Example: Whenever clients ask Charlie for help beyond the basics of his job description, he always passes the buck and transfers them to someone else to help them, even if he could have done it.
4. Dodge the bullet:
To avoid a serious problem; to keep your job after a reorganization, round of firings or layoffs.
Although a bit morbid, this expression provides a visualization that you can imagine right away, except for with pink slips rather than bullets. The feeling it can leave behind is akin to the ‘survivor’ effect; people sad for losing their daily companions and knowing that those that were let go are now facing one of life’s most stressful events.
Example: After the company restructured, a lot of my coworkers lost their jobs but I dodged the bullet and am still here.
5. The left hand doesn't know what the right is doing:
When doing business with an organization, many times the departments don’t communicate well and ask you for information that you’ve already submitted.
This is most common with large organizations and especially large organizations working with each other (i.e.; governments and banks) for the same consumer. It’s somewhat like the macro-version of “passing the buck”, but rather than it being individuals, it’s a systemic problem due to company-wide inefficiencies and lack of communication and/or coordination.
Example: After submitting all the paperwork multiple times, I still can’t access my account because they say I haven’t submitted the paperwork. They’re so cumbersome to deal with, it’s like the left hand doesn’t know what the right is doing.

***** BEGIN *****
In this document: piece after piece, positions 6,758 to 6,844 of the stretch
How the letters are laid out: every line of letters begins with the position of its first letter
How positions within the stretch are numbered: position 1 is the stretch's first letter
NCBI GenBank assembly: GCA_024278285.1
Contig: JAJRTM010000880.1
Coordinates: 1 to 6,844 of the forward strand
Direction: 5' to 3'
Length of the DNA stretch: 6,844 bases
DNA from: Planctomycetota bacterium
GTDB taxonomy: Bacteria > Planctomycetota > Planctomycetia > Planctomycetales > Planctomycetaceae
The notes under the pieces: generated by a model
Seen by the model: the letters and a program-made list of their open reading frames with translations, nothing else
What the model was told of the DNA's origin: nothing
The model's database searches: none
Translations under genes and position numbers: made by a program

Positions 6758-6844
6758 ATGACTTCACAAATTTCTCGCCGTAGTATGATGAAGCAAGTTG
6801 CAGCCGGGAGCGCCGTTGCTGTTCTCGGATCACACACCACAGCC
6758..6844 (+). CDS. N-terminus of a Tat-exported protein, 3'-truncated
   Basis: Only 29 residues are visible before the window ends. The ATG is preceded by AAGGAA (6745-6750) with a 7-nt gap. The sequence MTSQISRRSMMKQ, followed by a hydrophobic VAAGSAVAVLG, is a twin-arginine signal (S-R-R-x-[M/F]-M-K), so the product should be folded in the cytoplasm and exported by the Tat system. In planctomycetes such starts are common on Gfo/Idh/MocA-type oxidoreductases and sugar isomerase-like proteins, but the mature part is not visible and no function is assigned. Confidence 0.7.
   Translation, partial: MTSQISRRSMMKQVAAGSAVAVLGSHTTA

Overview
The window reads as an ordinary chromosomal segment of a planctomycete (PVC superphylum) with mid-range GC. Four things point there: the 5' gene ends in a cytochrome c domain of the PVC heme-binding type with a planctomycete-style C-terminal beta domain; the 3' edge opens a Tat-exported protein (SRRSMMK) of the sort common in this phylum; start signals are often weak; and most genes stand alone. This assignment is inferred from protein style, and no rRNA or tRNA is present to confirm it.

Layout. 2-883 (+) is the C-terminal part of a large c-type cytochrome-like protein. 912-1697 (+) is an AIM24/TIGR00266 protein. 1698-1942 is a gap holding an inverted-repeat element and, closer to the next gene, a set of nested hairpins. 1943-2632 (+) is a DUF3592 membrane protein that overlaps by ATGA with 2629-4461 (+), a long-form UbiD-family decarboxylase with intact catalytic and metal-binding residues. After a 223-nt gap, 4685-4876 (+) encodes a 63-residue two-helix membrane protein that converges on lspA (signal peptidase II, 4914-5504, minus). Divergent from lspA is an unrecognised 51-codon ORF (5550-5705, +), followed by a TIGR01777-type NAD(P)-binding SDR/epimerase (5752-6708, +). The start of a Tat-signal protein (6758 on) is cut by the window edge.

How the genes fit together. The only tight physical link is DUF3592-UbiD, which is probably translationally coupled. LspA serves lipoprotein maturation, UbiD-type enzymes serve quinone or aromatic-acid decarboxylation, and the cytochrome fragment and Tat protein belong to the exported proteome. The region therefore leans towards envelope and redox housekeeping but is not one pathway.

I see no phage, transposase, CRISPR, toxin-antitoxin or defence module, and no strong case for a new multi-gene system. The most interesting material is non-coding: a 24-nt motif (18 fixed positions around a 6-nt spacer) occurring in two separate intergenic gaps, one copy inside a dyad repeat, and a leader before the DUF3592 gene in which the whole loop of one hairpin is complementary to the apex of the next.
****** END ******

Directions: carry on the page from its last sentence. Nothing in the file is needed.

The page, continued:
Have you got any good anecdotes of these expressions in use? Let me know in the comments!
Dictionary of Unfamiliar Words by Diagram Group. S.v. "pass the buck." Accessed January 21, 2016. http://www.thefreedictionary.com/pass+the+buck
Dictionary.com. The American Heritage® Dictionary of Idioms by Christine Ammer. Houghton Mifflin Company. “left hand doesn't know what the right hand is doing, the.” Accessed January 20, 2016. http://dictionary.reference.com/browse/left hand doesn't know what the right hand is doing, the
Forbes. “Drinking the Kool-Aid – In Photos – Most Annoying Business Jargon.” Published January 26, 2012. http://www.forbes.com/pictures/ekij45gdh/drinking-the-kool-aid/#content
Higgins, Chris. “The Jonestown Massacre: The Terrifying Origin of ‘Drinking the Kool-Aid.’ ” Mental Floss, Published November 8, 2012.
McGraw-Hill Dictionary of American Idioms and Phrasal Verbs. S.v. "go the extra mile." Accessed January 21, 2016. http://idioms.thefreedictionary.com/go+the+extra+mile
Wiktionary the Free Dictionary. “above and beyond.” Last modified January 18, 2016. https://en.wiktionary.org/wiki/above_and_beyond
Wiktionary the Free Dictionary. “dodge a bullet.” Last modified January 19, 2016. https://en.wiktionary.org/wiki/dodge_a_bullet
Wiktionary the Free Dictionary. “throw under the bus – Wiktionary.” Last modified January 19, 2016. https://en.wiktionary.org/wiki/throw_under_the_bus